If we are to conceptualise the Europeanisation process as multilayered normative struggle, what then are the normative struggles underpinning the relation between the EU and Serbia? What Othering mechanisms are at play and how do they potentially interact? In order to answer these questions and provide the political background for the research and arguments of the book, this chapter presents the core elements that constitute the multilayered normative structure that shape the sexual politics of Serbia–EU relations. In a short overview of the evolution of the EU enlargement process, the first section demonstrates how EU policy changed from promoting peace and democracy to an increasing focus on human rights (including LGBT rights). This shift in policy is also reflected in the EU’s Othering mechanisms, in particular those employed to reinforce the (at times conflicting) EU identities based on either promoting sustainable peace or the promotion of human rights. The second part of the chapter presents two of the main hegemonic struggles within Serbia. Here, the point of departure is Serbia’s involvement in processes of nation-building as well as a process of reintegrating within international society following the democratic revolution in 2000, with special attention given to Serbia’s victimhood complex (especially in relation to Kosovo) and the gendered and homophobic nature of nationalism in Serbia. Overall, the chapter argues that the Othering mechanisms described for both the EU and Serbia can be classified along a normative/value-based axis and a security/interest-based axis, which both result in different coexisting and/or clashing identity positions.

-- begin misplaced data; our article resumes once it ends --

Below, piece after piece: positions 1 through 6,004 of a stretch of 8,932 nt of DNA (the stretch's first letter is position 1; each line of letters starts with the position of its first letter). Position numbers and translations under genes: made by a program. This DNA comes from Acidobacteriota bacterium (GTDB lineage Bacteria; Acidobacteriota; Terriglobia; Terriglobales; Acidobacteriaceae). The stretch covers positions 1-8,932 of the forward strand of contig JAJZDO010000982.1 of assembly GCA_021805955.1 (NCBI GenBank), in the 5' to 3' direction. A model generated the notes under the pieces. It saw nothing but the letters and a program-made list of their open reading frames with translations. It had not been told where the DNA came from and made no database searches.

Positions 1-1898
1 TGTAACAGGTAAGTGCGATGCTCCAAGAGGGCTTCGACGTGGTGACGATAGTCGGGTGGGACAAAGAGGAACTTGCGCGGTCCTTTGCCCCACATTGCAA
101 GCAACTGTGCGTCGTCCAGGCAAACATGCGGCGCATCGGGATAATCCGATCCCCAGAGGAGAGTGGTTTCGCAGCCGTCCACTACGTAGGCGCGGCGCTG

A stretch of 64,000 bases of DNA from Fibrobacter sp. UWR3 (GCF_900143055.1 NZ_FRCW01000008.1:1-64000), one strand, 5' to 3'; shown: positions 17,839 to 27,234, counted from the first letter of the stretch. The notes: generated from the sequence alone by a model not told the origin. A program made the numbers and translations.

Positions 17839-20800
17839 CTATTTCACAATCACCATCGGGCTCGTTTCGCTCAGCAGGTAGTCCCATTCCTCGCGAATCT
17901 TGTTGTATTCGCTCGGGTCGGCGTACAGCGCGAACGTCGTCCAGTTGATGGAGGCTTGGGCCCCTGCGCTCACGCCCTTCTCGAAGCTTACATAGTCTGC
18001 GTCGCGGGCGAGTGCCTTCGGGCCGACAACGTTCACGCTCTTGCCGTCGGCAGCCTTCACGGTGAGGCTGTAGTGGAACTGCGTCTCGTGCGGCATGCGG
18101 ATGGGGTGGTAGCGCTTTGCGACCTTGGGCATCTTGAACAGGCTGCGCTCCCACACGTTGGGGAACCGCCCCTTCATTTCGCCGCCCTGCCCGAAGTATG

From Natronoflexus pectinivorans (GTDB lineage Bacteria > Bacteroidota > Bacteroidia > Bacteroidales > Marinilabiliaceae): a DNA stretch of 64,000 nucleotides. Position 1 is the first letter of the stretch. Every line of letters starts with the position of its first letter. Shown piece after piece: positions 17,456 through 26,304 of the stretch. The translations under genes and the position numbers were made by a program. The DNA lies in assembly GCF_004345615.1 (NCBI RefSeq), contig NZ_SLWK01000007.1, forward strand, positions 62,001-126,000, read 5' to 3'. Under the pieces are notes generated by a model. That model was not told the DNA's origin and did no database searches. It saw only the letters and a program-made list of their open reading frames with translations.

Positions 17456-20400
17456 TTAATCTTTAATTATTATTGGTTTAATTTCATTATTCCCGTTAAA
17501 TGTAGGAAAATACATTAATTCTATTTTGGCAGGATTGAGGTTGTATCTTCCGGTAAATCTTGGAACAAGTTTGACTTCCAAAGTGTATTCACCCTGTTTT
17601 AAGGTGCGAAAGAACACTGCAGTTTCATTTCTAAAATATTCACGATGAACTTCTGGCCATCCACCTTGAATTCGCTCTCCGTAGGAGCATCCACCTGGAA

Based on the observation that the EU enlargement process has undergone fundamental changes to highlight to increasingly focus on promoting human rights and democratic values to candidate states, the chapter argues that updated theoretical and conceptual tools are needed to analyse the process. The chapter first reconceptualises Europeanisation via enlargement as a process of negotiated transformation in which EU policies and norms are (re)defined, negotiated and transformed with both sides making compromises to further political integration. Next, the chapter presents the theoretical framework that allows for a more critical analysis of the civilizational politics embedded in the EU enlargement process that goes beyond institutional changes to include an analysis of transnational configurations of politics and the complex (negotiated) outcomes they produce. It argues that a relational and transnational approach to Europeanisation has multiple advantages over existing theories. These advantages relate to 1) the logic of relationality which helps to overcome the duality between the logics of consequences and appropriateness, 2) the formulation of outcomes-in-process which recognise feedback loops within the process, 3) the relationality of policy fields, and 4) the recognition of the transnational nature of policy fields which allows for analyse new phenomena such as tactical Europeanisation. The chapter finishes with an analytical framework which draws on the existing empirical findings and the new theory to develop a typology of outcomes-in-process that can inform empirical analyses into the Europeanisation of values and norms.